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December 5, 2011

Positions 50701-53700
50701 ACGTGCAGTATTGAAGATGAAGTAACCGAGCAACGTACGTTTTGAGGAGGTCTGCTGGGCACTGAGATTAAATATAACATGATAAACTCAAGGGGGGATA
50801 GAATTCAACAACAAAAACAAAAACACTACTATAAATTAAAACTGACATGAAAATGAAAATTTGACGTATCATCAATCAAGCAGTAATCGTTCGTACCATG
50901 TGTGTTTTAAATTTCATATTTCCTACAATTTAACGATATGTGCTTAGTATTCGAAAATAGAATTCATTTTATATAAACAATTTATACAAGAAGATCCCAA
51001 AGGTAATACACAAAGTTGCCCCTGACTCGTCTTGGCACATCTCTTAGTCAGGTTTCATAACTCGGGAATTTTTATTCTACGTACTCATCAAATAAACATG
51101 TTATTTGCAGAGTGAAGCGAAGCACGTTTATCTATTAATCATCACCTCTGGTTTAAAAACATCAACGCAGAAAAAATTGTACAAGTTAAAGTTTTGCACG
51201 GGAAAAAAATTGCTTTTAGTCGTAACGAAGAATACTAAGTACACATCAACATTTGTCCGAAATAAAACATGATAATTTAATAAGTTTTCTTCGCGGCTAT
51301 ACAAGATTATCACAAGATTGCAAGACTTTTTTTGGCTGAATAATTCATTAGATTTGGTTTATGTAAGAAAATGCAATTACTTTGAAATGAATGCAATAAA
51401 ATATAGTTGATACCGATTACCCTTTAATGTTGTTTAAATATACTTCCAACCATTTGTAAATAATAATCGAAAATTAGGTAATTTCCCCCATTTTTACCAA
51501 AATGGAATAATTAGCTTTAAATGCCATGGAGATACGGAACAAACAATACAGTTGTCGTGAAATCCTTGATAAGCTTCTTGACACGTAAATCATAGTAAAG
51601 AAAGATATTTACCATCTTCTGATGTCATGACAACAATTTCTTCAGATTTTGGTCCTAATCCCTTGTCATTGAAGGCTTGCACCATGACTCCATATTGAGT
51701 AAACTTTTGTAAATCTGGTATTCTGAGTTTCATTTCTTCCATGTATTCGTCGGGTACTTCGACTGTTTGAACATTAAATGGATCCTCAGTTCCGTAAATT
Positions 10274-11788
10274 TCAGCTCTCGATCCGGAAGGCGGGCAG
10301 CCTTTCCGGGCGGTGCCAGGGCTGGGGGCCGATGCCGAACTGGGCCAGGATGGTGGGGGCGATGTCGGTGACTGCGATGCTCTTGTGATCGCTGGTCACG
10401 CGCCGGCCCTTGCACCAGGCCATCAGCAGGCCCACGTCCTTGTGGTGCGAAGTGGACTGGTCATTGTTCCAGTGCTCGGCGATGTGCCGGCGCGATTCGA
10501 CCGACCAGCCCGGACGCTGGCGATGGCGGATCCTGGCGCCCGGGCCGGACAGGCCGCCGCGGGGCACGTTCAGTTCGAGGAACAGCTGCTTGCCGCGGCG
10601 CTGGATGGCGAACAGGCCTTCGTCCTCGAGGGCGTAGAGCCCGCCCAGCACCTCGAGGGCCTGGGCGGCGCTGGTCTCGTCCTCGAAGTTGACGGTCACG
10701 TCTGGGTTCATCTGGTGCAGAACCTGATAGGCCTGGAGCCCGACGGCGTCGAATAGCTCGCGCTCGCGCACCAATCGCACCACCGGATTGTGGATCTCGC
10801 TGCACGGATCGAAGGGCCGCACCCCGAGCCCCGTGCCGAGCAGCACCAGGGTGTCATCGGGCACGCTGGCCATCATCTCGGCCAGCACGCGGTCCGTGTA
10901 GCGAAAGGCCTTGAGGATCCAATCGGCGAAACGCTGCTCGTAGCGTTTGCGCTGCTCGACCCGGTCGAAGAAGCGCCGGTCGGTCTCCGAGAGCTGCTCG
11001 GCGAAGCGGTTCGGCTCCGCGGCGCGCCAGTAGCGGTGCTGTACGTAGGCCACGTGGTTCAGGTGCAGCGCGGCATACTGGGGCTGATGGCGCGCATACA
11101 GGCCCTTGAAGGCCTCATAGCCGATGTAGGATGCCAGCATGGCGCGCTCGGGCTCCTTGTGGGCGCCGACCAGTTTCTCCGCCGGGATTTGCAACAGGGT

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416-487-4447 • ADR Connect: Find an ADR Professional Arbitrators ntitled-2 1 $4.00 • Vol. 22, No. 39 7/7/11 9:10:05 AM Inside This Issue 5 Accessible Services Covering Ontario's Legal Scene ntitled-1 1 Mediators December 5, 2011 7/5/11 9:40:55 AM Four delay rulings tossed Decision changes game for s. 11(b) applications, lawyer says BY KENDYL SEBESTA Law Times 6 Risky Reports 9 Focus On ADR/ Mediation Quote of the week "The investor-state arbitration dispute area is growing very dramatically with the implementation of more and more investment bilateral treaties." — Bill Horton, Arbitrator and mediator, See ICC, Page 11 believes could increase the number of cases that languish in the system. Ruling in R. v. Lahiry last month, Supe- rior Court Justice Michael Code declared there was a common error in the "proper calculation of institutional delay" in four drinking and driving cases before him. Th e Crown had appealed the trial rulings in all four cases. "Th e one error that is common to all four appeals is the proper calculation of institu- tional delay. In all four cases, the entire pe- riod from the set date appearance to the trial date was automatically characterized as sys- temic or institutional delay, without further analysis," the judge wrote, going on to quote late Supreme Court justice John Sopinka in R. v. Morin, a key case on delays in the jus- tice system. "Th is is not a correct approach to calculating this particular cause of delay, given that institutional delay only 'starts to run when the parties are ready for trial but the system cannot accommodate them.'" According to Code, delays of eight to 10 months could be expanded in certain cir- cumstances to include several months' worth of neutral delay time that wouldn't count negatively toward a case's overall process- ing time, an approach one lawyer says has set a new standard for what the accused can A new ruling from the Ontario Supe- rior Court has established a calcula- tion for delay that at least one lawyer 'It's significant in that it basically expands the scope of delay for future cases,' says Daniel Brown. reasonably expect in the future. "It's signifi cant in that it basically ex- pands the scope of delay for future cases," says Daniel Brown, a Toronto criminal law- yer. "It's taking some of that negative delay and applying it in a way that gives them the chance to expand the time limits of delays in the future. It's adding in neutral delay, which doesn't count negatively overall delay time." Lawyers decry registrar layoffs S BY KENDYL SEBESTA Law Times everal registrars who work for Superior Court masters are about to lose their jobs, a move that has the head of the Toronto Lawyers Association concerned about the eff ect on court operations. "Registrars and masters as well 'There may be efficiencies we've thought of that they may have not even considered, so it's impor- tant that there's room for collec- tive discussion,' says Sam Marr. play a very important role in the administration of justice in To- ronto," says association president Sam Marr, who adds he believes the government should be con- sulting with the bar on the issue. "It seems self-evident that the economic environment is having an impact on the province. So it would appear that the provincial government might have made the decision to terminate perma- nent registrar positions in an ef- fort to cut costs. I think it would be helpful if they were clear and precise about what exactly it is they're doing in their commu- nications with the bar, though, and I think economic issues are one of those areas that needs to be addressed more clearly." Working for Superior Court masters are registrars who help ease the burden on the court by handling certain administrative aspects of civil proceedings. But Marr worries they're about to be- come a symbol for the province's fi scal pressures. "I still think it would be best if the provincial government discussed these is- sues directly and clearly with the bar to make sure any changes are toward a case's Th e standard could aff ect cases where the accused make arguments related to s. 11(b) of the Charter of Rights and Freedoms that upholds the right to trial within a reasonable amount of time, Brown notes. "Say, for instance, you want to say to a judge, 'My trial took too long.' Normally, you wouldn't count portions of time where the Crown and the attorney were preparing See New, page 4 done in the best possible way," he says. "It's also vital that any new systems be implemented in a way that least disturbs the mas- ters' working environment while also taking into account any eco- nomic issues." According to Ministry of the Attorney General spokesman Brendan Crawley, the layoff s in January are the result of several management and operational changes at the Superior Court in Toronto and the regional senior justice's offi ce. Th e government isn't specifying how many people will lose their jobs, but Crawley noted the move doesn't mean all registrars will be out of work in the new year. "Staff will continue to support See Staff, page 4 LT Digital version.indd 1 6/25/10 12:59:47 PM to subscribe today to LAW TIMES Click here Childview_LT_Jan24_11.indd 1 1/19/11 11:04:05 AM PM# 40762529

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